US Army Should End Venezuela’s Planned Invasion of Guyana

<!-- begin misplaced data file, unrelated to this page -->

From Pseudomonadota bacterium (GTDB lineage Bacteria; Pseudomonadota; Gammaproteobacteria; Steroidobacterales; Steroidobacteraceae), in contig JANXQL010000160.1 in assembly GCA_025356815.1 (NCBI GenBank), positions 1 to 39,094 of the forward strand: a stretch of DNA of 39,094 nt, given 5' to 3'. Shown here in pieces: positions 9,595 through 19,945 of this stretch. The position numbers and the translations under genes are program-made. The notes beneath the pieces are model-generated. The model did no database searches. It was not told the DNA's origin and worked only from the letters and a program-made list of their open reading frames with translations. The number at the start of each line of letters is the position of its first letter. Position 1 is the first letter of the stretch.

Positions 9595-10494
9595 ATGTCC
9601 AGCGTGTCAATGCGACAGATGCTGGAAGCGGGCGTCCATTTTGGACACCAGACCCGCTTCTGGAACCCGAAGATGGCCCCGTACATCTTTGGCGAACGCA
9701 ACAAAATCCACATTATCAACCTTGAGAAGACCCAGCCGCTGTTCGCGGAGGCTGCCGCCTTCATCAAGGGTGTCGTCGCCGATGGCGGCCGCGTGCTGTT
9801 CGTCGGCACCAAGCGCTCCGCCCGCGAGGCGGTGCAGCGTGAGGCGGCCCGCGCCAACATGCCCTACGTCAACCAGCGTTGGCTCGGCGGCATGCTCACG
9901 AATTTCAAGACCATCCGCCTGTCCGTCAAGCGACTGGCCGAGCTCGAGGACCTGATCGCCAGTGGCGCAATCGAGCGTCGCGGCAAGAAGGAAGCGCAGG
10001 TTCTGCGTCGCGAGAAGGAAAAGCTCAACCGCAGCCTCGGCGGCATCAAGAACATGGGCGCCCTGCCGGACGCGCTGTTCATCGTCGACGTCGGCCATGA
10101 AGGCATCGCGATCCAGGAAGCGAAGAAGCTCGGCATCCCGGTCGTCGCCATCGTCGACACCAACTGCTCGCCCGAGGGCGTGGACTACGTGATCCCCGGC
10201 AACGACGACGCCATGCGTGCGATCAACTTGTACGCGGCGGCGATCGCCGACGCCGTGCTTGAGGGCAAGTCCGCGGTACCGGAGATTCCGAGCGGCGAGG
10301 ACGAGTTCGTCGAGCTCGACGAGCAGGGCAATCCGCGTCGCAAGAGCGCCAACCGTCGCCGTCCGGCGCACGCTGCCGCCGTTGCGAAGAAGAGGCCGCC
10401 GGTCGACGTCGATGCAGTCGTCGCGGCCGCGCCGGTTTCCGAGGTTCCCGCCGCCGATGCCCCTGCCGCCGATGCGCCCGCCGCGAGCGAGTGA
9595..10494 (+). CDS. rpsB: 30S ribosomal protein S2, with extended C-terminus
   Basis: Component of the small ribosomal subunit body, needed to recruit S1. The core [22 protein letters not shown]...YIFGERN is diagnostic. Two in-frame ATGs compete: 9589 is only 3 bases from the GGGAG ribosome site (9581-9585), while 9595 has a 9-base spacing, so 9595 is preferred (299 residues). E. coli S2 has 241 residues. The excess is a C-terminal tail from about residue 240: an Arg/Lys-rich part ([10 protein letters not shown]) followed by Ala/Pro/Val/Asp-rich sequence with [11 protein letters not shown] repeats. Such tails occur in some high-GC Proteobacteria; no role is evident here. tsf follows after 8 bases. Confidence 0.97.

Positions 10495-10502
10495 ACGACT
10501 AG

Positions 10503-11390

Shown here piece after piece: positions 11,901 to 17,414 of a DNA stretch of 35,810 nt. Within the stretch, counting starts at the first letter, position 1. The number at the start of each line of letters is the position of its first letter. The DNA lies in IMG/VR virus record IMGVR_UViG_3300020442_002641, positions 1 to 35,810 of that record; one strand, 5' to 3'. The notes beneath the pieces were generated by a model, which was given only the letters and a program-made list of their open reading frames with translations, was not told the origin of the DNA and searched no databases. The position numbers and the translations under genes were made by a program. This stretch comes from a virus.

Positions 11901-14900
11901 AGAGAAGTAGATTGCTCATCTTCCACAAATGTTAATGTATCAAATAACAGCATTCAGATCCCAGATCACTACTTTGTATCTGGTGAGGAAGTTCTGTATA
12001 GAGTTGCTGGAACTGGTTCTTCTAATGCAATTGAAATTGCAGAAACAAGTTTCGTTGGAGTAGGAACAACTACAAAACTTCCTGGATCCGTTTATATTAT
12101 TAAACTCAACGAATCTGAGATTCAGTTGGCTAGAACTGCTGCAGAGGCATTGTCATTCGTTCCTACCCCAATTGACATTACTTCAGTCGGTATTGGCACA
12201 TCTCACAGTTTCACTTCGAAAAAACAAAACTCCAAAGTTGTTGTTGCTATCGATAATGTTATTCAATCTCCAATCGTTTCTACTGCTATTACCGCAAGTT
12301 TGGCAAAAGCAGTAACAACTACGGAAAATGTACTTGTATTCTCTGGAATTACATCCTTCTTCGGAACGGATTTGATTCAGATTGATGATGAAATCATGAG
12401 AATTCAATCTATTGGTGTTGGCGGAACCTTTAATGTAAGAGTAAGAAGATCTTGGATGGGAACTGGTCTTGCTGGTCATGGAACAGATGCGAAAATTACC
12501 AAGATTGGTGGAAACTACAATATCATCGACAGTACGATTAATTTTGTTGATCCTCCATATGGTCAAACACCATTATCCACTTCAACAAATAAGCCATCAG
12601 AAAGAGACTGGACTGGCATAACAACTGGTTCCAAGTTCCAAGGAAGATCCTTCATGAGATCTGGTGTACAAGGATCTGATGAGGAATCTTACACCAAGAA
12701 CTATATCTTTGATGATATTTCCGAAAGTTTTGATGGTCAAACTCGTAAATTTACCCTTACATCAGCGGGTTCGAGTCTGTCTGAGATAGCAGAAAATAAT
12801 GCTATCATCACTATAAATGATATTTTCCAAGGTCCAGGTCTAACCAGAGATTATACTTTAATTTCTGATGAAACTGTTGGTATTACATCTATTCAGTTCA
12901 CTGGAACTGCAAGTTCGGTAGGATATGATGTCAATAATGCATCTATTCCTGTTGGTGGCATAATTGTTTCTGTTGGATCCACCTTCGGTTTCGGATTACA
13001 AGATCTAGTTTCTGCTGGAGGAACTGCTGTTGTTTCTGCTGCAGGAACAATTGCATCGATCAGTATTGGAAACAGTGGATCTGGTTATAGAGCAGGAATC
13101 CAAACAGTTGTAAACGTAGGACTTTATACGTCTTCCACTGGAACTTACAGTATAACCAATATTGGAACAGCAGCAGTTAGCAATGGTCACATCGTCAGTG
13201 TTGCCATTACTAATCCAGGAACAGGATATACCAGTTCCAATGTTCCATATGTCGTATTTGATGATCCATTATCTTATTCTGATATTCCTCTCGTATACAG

Commentary Venezuela is all but threatening Guyana—its smaller pro-American southern neighbor—with an invasion. On Nov. 20, Venezuelan President Nicolás Maduro announced a “people’s vote” to “respond to the provocations of Exxon, the U.S. Southern Command, and the president of Guyana” by deciding on whether to annex the Essequibo region, which includes almost 75 percent of the country’s territory and 200,000 Guyanese. The area has most of the country’s oil reserves, the largest globally per capita. Few Essequibo residents speak Spanish, the language of Venezuela, or have significant relations with the country. Most speak English and indigenous languages. While the International Court of Justice sensibly ruled against any Venezuelan invasion of Guyana on Dec. 1, it, unfortunately, did not take a position against the vote, which will almost certainly pass and stakes Mr. Maduro’s reputation on following through. Mr. Maduro’s election in 2018 was a fraud, and his current approval rating is just 20 percent. The unpopular dictator is unlikely to be elected in the 2024 election without dirty tricks. This vote to invade a neighbor is his authoritarian form of electoral jujitsu. The most popular candidate is María Corina Machado, who is pro-democracy, pro-market, has a positive approach to the United States, and has supported foreign military intervention against the Venezuelan regime. That should be a serious policy option under consideration by the Biden administration before Mr. Maduro destabilizes South America further. A U.S. Army delegation visited Guyana in late November to discuss military readiness and security threats, which is a step in the right direction. If the United States does defend Guyana, perhaps the Guyanese people would be so kind as to pay the bill with their newfound oil wealth. At over $33 trillion in debt, the United States is a bit tight at the moment. Mr. Maduro is responsible if a war results. Instead of going through a normal electoral process, his regime invalidated Ms. Machado’s candidacy. “Maduro needs to mobilise party loyalists to defend two decades of socialist rule during which his party and its predecessors have turned Caracas into an international pariah, shattered its state-run oil industry, fuelled mass emigration and empowered violent gangs,” according to the Financial Times. Mr. Maduro is an ally of Russia. He sells much of his oil—which, until October, was sanctioned by the United States—to China. The sanctions were imposed by the Trump administration in 2019 in a failed attempt to oust Mr. Maduro in favor of a pro-American leader of the National Assembly, Juan Guaidó. Mr. Guaidó, who established a government-in-exile with the help of the Trump administration, is now on the lam from Venezuelan law and living in the United States. The Biden administration temporarily lifted the sanctions to decrease energy inflation and illegal immigration. Their continued removal was conditioned on fair elections and the freeing of hostages and political prisoners. But Caracas broke the agreement by invalidating the opposition’s primary choice and not releasing the country’s political prisoners and hostages. Within days of the U.S. sanctions relief, Venezuela allegedly took into custody another American hostage, Savoi Wright. The regime filed no criminal charges and did not give Mr. Wright access to a lawyer. His family says the ransom demand is tens of thousands of dollars. In addition to having a government of apparent criminals, Venezuela is a haven for terrorists, drug smugglers, and money laundering, according to the U.S. Government Accountability Office. Allowing Mr. Maduro to stay in power after all he did would be a travesty. Allowing him to do so by hyping nationalist sentiment in favor of violence against a neighboring country should be unthinkable. Allowing him to actually carry through and invade, causing untold deaths just 1,800 miles from Miami, should be a crime. Already, Brazil is mobilizing its military to intervene near the borders of Venezuela and Guyana, which could spread war to a much larger scale. It would destabilize all of South America, buttress the strength of Mr. Maduro due to the “rally around the flag” effect, and encourage other would-be aggressors globally to resort to violence as their poll numbers drop. That would feed a steady stream of new pariah states into the arms of Xi Jinping in China. Something similar has already happened in Russia, Iran, and Burma (Myanmar). When states invade countries, sponsor terrorism, or execute genocides, they get sanctioned by the West. But their trade with China remains unsanctioned. That turns them into dependent vassals of the Chinese Communist Party (CCP). Failure of the world’s law-abiding democracies to impose sanctions on not only their own trade with rogue states but also on trade between rogue states is creating a politically polarized world, with the most powerful pole being Beijing. It plays int